"There is no single cause for these conditions."
Office for National Statistics (ONS) have released new data showing that mental health problems, such as depression and anxiety are rising.
Previous reports had shown that 18.3% of people experienced depression and anxiety, but that figure is now up to 19.7%.
There are also reports of less satisfaction with health. In 2013 to 2014, 44.6% of people said they were mostly or completely satisfied with their health. This statistic has fallen down from 46.4% the year before.
Mental health problems, such as depression and anxiety do not discriminate against race, ethnicity or person, yet they are still a stigma in the British Asian community. It is important for the nation to be more open when speaking about mental health, as depression and anxiety are common conditions which people experience.
Nia Charpentier, from Rethink Mental Illness, said: “One in four of us will experience a mental health problem in our life, and conditions such as depression and anxiety, as this data shows, are extremely common.”
For men, especially, Asian men, it is a huge challenge to accept mental health issues and be open to getting help. But, support is available, once the first hurdle of seeking the help is overcome.
Even well-known stars are not exempt from experiencing mental illnesses, especially when their roles come with high levels of stress. Zayn Malik has previously opened up about how anxiety affected him and resulted in him cancelling his shows.
Sportsman Monty Panesar also spoke on how paranoia, depression and anxiety affected his self-esteem and confidence. This proves that anyone can endure depression and anxiety or other mental health problems that affect their everyday life.
Relationships can take their toll when it comes to mental health issues. For example, supporting a spouse through depression does require help in as many ways possible.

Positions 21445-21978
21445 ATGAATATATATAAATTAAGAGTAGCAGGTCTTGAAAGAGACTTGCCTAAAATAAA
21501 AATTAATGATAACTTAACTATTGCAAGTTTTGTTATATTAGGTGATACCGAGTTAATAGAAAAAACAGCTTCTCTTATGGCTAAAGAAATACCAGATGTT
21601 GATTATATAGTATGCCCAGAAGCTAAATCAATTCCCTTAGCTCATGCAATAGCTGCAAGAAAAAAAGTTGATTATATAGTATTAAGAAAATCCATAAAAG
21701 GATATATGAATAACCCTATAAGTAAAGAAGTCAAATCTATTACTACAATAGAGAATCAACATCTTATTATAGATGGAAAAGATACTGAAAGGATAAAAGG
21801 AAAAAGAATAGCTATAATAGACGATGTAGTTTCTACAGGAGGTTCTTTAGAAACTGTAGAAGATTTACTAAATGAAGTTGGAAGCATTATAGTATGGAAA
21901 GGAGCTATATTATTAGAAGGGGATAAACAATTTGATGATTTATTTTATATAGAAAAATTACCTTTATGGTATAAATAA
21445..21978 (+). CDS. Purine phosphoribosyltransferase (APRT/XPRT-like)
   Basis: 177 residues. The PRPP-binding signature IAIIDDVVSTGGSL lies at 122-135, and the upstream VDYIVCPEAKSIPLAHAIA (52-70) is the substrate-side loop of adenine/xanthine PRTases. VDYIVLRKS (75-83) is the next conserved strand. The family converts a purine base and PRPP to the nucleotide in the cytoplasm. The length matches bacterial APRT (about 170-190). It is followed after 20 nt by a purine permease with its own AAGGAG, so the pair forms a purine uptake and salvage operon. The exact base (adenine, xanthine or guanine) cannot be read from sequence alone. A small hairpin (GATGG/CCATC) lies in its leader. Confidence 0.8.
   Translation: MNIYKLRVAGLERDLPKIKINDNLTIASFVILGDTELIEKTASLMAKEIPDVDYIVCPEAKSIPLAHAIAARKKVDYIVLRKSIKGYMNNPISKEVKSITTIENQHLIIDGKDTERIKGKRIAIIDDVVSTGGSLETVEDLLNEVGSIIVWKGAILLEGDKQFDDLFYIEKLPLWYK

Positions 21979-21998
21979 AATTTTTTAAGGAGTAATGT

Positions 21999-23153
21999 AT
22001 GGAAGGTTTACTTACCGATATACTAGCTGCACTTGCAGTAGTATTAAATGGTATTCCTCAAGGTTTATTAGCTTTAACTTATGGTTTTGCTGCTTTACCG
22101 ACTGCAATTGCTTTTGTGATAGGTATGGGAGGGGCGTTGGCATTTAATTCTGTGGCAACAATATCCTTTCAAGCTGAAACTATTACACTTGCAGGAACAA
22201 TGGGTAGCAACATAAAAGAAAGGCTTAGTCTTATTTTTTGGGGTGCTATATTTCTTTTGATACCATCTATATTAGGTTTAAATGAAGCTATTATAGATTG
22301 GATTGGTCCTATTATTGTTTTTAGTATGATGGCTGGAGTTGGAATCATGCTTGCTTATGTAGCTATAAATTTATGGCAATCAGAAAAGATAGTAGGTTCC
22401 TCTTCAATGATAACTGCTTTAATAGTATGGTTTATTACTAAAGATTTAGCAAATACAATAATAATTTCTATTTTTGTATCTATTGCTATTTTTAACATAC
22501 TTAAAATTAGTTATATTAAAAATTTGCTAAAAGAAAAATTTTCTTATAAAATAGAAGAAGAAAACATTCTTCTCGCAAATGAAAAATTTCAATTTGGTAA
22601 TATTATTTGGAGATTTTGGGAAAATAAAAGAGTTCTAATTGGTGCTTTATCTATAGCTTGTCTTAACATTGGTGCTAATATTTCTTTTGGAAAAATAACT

Charpentier gave more insight to how mental health problems may work:
“It is important to acknowledge that there is no single cause for these conditions, but factors such as lifestyle, stressful events like financial difficulties or a relationship breakdown could increase the likelihood of someone having problems with their mental health.”
However, reports have also shown that more people are satisfied with other areas of their life; more people are in work, there is a rise in household and disposable income and fewer people are saying they struggle financially.
With depression and anxiety being more spoken about, yet still rising, it is important to know how to seek help, especially when there is not one sole cause for mental health problems.
“If you or someone you know are worried about depression, anxiety or any other mental health problem, remember that help is at hand. You can see your GP, or get in touch with Rethink Mental Illness advice and information service,” advises Charpentier.
Here are some useful organisations to contact for help:
Rethink – Our goal is a better life for everyone affected by mental illness.
Mind – We won’t give up until everyone experiencing a mental health problem gets both support and respect.
Mankind – Specifically for men with a global network of over 1,000 peer-facilitated men’s groups serving close to 10,000 men each week.